Thursday, May 19, 2016

100 ways to say no: provincial government responds to UBCM resolutions

Every fall, local government politicians throughout the province attend the Union of BC Municipalities (UBCM) annual conference. One of the key outcomes of the conference is the adoption of resolutions which get forwarded to the province for consideration.

As I posted about last fall, these resolutions give some insight into the challenges faced by local governments throughout the province. The provincial government reviews the resolutions, and provides its comments back to local governments. The responses for the 2015 resolutions were recently released.

Resolutions are grouped into two main categories. “A” resolutions address priority issues that are relevant to all local governments throughout the province. “B” resolutions are general resolutions. At the 2015 UBCM conference, five priority resolutions and around 100 general resolutions were adopted.

I read over many of the provincial responses. It is really interesting to see how many ways the provincial government can basically say, “We hear you, but we are not going to change our direction.” For example, just look at the responses for the five priority resolutions.

The first priority UBCM resolution called for the provincial government to dedicate 60% of the infrastructure funding it receives from the federal government’s Build Canada Fund to be allocated to local government. Right now, the province allocates 40%. The response from the province, “BC’s focus is on investments, which could include local government initiatives, which facilitate job creation and economic growth.”

The second priority resolution called on the provincial government to develop a long-term, multi-faceted strategy to help people suffering from mental health and addiction issues, and increase funding to mental health and addiction services throughout the province.

The provincial response was that it adopted the “Improving Health Service for Individuals with Severe Addiction and Mental Illness” in 2013, and since that time has allocated $20.25 million to health authorities to expand service based on their action plan.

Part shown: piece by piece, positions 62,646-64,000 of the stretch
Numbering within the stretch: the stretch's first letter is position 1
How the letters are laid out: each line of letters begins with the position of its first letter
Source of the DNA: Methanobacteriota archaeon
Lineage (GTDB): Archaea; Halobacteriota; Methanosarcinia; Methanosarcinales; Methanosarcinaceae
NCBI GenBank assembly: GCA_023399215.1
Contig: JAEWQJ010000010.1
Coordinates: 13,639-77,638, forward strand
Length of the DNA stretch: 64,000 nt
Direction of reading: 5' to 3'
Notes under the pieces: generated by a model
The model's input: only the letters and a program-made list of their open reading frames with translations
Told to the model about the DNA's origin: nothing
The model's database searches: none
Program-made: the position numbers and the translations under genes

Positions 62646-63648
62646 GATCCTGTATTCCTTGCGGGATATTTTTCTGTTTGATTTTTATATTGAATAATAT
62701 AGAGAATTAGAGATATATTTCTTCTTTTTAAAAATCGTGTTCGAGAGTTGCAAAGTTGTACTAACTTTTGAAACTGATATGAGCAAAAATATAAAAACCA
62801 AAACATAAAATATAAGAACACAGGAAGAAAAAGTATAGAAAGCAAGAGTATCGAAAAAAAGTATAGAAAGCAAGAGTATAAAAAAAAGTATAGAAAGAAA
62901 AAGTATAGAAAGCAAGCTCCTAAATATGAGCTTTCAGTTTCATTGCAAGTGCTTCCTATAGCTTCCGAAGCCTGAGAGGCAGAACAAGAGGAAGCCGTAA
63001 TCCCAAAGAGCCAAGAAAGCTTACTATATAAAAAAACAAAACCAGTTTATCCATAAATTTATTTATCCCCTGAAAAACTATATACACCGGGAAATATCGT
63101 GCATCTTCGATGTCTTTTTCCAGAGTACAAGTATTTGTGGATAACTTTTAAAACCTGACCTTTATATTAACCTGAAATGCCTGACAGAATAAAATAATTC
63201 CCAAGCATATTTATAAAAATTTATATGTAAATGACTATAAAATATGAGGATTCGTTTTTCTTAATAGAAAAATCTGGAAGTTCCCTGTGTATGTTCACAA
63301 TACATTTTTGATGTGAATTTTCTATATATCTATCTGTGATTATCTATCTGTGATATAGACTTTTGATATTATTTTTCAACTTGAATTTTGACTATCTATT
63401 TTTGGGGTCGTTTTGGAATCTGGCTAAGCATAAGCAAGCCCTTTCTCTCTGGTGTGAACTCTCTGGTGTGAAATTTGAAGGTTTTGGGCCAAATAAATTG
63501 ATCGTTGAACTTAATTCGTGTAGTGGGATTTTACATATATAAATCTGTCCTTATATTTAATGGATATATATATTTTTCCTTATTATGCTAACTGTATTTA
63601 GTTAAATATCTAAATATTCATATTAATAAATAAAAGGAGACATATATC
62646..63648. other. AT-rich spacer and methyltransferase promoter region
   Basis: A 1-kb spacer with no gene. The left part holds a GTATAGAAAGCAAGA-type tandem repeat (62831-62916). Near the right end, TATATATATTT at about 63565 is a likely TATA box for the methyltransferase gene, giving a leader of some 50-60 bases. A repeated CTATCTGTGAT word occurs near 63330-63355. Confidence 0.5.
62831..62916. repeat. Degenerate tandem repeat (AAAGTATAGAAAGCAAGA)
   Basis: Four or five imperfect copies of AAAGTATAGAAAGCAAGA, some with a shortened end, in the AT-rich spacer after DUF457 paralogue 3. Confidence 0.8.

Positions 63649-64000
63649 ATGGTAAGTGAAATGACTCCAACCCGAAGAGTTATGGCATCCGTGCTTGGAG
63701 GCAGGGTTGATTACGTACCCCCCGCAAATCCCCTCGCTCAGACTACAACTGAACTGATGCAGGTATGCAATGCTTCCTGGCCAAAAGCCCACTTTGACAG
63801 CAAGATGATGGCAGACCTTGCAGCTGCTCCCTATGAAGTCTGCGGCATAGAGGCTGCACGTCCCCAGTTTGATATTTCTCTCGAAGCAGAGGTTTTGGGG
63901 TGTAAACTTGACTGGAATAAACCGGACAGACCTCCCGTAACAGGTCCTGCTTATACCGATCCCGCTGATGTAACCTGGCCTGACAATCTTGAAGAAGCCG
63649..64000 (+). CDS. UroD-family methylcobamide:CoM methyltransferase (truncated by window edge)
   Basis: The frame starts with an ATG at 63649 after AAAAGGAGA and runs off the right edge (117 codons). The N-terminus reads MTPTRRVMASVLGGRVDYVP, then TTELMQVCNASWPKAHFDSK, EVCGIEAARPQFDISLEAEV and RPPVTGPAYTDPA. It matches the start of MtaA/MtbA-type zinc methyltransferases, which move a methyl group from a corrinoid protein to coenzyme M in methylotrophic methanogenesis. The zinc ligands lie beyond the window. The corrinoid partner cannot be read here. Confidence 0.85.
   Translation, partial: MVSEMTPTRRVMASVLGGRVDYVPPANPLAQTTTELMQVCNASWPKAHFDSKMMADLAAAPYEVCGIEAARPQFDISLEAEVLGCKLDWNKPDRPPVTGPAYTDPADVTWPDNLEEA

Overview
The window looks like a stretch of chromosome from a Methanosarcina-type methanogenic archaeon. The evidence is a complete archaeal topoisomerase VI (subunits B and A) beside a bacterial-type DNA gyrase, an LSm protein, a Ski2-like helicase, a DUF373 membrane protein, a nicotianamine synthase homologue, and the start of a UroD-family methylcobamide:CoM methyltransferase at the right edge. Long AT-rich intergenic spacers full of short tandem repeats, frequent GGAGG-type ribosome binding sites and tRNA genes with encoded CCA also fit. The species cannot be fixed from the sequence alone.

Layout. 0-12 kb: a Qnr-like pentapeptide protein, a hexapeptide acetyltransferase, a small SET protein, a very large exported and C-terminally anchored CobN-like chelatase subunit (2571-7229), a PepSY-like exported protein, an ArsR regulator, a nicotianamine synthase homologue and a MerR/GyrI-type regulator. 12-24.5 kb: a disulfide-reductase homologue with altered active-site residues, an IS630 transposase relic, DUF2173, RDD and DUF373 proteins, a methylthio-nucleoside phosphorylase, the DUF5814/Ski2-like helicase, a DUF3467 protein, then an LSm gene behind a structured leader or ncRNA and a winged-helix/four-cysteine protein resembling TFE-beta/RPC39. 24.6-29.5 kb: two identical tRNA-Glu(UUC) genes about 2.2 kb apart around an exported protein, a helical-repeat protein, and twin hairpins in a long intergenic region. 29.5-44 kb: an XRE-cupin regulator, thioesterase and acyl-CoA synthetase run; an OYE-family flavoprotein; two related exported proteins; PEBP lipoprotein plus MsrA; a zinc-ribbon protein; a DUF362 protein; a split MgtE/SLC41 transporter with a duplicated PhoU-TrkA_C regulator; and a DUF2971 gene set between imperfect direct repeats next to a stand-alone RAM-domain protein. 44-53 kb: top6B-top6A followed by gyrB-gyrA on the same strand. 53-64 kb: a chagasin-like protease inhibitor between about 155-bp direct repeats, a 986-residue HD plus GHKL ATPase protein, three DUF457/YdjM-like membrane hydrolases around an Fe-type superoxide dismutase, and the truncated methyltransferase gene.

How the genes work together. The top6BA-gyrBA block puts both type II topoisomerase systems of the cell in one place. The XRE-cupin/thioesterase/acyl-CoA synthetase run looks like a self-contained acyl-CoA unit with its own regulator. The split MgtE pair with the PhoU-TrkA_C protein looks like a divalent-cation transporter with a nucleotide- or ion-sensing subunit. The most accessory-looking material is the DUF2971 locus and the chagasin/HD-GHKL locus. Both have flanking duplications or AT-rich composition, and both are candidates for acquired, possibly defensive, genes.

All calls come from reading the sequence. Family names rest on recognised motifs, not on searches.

The third priority resolution requested that the province not download the cost and responsibility onto regional districts to enforce the provincial Fire Services Act in unincorporated areas. The provincial response is “the province is committed to ensuring that public safety is addressed across BC, including the issue of compliance monitoring. The province will continue to consult with stakeholders as the process continues.”

The fourth priority resolution asked that both the provincial and federal governments expand the scope of current oil, and hazardous and noxious substance emergency response plans to include all impacts and consequences for local communities. The provincial government replied that “on June 15, 2015 the Ministry announced plans to implement a world-leading land-based spill regime by February 2017. Many of the new requirements would ensure that local governments are supported in preparedness, response and recovery for spill events.”

The final priority resolution called for an Environmental Bill of Rights which “recognizes the right of every resident to live in a healthy environment, including the right to clean air, clean water, clean food and vibrant ecosystems.” What does the province think? “An environmental bill of rights is not needed in BC because the province’s existing and continually evolving environmental and natural resource regulatory regimes protect the public interest.”

While the resolutions passed at UBCM show what issues are important to local governments, the provincial government rarely acts on the adopted resolutions.

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